No Cheese And All Ash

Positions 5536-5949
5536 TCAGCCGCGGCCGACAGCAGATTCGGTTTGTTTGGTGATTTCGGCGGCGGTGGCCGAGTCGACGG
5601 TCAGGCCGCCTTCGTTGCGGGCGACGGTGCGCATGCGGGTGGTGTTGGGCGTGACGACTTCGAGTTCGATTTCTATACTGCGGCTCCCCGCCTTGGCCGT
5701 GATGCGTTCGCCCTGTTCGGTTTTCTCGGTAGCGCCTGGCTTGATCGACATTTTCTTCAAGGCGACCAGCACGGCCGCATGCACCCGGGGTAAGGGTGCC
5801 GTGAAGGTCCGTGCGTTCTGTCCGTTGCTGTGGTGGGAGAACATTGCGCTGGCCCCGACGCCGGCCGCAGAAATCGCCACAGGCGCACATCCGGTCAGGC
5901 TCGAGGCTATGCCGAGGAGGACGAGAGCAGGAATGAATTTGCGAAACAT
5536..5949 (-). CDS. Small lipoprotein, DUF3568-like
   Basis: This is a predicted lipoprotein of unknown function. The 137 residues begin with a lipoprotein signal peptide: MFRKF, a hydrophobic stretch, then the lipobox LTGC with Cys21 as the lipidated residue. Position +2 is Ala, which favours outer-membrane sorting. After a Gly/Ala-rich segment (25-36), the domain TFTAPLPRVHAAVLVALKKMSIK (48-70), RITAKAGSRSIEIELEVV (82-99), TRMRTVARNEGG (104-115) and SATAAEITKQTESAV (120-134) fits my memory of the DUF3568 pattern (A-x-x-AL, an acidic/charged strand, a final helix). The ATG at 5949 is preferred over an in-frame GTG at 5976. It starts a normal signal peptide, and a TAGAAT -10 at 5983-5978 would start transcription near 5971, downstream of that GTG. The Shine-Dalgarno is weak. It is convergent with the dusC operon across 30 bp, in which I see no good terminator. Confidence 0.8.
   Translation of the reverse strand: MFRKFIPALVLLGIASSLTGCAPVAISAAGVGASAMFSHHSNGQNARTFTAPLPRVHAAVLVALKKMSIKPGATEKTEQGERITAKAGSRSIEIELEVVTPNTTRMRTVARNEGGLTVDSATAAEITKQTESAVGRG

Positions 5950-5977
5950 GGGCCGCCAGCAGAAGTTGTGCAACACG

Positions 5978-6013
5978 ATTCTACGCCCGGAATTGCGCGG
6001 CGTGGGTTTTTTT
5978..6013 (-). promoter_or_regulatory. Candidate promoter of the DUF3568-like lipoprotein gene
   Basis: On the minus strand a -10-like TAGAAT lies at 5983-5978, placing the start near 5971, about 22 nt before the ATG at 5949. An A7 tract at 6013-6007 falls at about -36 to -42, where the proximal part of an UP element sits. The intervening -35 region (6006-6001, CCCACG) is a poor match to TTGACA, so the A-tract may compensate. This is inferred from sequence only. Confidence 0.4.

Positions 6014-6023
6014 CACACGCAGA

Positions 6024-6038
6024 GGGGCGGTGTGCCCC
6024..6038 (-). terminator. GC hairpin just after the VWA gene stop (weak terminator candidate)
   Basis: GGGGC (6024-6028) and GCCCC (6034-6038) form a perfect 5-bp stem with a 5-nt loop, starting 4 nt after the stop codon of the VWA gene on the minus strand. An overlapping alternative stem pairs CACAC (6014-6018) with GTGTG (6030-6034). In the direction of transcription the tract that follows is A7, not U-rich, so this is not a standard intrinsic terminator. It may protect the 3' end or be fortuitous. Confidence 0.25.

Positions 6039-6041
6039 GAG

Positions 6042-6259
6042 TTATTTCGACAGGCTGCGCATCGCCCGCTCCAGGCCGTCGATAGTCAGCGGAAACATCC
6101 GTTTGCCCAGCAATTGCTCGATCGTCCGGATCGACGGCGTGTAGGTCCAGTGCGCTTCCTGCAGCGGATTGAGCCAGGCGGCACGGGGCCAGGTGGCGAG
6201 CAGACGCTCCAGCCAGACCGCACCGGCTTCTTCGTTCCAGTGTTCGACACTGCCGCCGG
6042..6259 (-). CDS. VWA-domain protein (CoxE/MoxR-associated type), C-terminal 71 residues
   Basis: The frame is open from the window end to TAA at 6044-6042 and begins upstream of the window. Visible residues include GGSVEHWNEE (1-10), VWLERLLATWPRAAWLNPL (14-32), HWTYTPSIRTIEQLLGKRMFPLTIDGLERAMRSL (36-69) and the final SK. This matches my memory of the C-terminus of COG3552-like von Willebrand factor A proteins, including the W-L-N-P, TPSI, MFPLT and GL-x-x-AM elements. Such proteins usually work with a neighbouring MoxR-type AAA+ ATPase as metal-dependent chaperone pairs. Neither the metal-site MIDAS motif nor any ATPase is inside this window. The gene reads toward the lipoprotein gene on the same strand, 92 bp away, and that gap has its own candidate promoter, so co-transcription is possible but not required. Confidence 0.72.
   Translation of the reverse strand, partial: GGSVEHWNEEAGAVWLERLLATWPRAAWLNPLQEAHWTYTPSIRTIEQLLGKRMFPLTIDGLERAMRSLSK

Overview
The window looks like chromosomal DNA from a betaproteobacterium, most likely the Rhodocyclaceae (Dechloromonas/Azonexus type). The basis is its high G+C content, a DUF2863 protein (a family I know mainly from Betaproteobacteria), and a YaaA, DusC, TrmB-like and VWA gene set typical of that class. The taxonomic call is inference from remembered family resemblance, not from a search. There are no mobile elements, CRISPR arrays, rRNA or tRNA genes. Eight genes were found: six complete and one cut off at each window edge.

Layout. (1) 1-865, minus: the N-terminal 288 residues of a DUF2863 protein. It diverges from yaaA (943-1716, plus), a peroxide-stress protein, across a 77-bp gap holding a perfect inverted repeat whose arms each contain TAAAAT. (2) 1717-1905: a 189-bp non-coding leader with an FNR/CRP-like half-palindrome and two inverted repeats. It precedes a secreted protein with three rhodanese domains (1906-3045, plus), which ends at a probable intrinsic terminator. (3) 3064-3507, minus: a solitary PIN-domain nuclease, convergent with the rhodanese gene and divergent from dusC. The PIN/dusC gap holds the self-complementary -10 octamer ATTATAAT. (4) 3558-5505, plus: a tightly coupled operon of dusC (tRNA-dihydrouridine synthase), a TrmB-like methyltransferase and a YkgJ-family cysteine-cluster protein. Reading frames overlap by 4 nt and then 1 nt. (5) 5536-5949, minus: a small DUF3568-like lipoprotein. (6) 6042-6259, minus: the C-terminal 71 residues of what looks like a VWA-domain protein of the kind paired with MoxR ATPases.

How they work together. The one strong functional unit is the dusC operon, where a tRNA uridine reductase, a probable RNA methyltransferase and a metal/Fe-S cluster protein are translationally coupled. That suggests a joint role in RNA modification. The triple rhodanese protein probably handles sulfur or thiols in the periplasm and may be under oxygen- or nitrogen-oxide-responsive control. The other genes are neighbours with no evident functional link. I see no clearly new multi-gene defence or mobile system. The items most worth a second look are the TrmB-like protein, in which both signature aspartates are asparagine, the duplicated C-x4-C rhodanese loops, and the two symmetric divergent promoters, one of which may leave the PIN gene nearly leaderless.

I was invited to a 5 course fancy dinner. Two sets of everything, had never seen anything like it. It was extravagant; a company treat. The waiter dressed acting very quaint with a hand behind his back, served us an inbetween snack of melted sort of exquisite cheese, sprinkled with ash. He didn’t mention where the ash came from. I hadn’t even tasted it and I remembered this moment, across the world, in Cambodia, looking down at Boupha sucking her finger; covered in a fine layer of ash from the process of making bricks. Burning hard wood. We were all covered in ash, it got in our ears, nose, eyes and any surface it could attach itself to. By the end of the day it had deafened the tastebuds and breathing was apparently affected. I was documenting the people not just working, but also living there. It was slavery, a short life. In reality not worthy of any life, but reaffirming our desire to keep breathing as human beings. The cheese and ash combination was obviously delicious, but somehow I couldn’t really sink it properly.